Activation of T cell immune response is critical for the therapeutic efficacy of cancer immunotherapy. Current immunotherapies have shown remarkable clinical success against several cancers; however, significant responses remain restricted to a minority of patients. Here, we show a therapeutic strategy that combines enhancing the phagocytic activity of antigen-presenting cells with immunogenic cell death to trigger efficient antitumour immunity. Rho-kinase (ROCK) blockade increases cancer cell phagocytosis and induces antitumour immunity through enhancement of T cell priming by dendritic cells (DCs), leading to suppression of tumour growth in syngeneic tumour models. Combining ROCK blockade with immunogenic chemotherapy leads to increased DC maturation and synergistic CD8+ cytotoxic T cell priming and infiltration into tumours. This therapeutic strategy effectively suppresses tumour growth and improves overall survival in a genetic mouse mammary tumour virus/Neu tumour model. Collectively, these results suggest that boosting intrinsic cancer immunity using immunogenic killing and enhanced phagocytosis is a promising therapeutic strategy for cancer immunotherapy.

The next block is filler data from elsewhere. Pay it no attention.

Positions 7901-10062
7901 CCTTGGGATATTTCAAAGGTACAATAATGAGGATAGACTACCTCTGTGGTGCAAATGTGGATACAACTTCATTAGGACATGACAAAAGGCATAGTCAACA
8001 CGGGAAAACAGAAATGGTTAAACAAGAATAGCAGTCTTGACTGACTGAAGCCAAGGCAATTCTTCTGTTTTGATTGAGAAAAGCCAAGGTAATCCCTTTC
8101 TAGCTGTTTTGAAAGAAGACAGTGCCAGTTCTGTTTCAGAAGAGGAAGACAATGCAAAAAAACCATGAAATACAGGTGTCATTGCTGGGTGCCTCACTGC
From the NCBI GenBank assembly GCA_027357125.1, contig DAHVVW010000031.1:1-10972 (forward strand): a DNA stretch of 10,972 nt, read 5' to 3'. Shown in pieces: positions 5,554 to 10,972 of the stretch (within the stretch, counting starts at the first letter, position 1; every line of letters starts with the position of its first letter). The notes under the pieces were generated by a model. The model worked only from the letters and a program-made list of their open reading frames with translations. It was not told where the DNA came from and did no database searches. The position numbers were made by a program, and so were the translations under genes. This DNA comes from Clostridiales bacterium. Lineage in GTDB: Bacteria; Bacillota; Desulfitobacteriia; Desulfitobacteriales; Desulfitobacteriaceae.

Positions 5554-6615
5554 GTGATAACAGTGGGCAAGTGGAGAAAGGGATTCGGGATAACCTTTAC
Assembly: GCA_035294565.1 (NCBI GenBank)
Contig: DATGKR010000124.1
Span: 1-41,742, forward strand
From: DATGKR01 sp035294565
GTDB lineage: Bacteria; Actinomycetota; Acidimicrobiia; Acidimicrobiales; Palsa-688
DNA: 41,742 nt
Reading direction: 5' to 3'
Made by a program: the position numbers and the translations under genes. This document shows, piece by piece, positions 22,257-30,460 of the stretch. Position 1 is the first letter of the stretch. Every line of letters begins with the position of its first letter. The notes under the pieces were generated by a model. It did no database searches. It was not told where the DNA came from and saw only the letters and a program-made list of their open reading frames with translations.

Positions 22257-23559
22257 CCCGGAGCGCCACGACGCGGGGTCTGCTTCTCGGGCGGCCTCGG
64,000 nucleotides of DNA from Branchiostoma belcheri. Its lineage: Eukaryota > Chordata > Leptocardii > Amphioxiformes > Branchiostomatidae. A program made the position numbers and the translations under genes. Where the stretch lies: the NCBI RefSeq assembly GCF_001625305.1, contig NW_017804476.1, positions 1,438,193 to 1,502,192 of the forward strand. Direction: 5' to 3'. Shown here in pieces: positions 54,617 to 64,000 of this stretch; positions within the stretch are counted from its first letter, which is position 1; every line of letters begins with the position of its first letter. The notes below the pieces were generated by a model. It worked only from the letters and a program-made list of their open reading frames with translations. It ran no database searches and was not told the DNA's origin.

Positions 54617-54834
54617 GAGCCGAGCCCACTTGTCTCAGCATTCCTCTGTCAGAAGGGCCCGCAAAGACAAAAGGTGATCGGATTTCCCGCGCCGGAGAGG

ASJC Scopus subject areas
- Biochemistry, Genetics and Molecular Biology(all)
- Physics and Astronomy(all)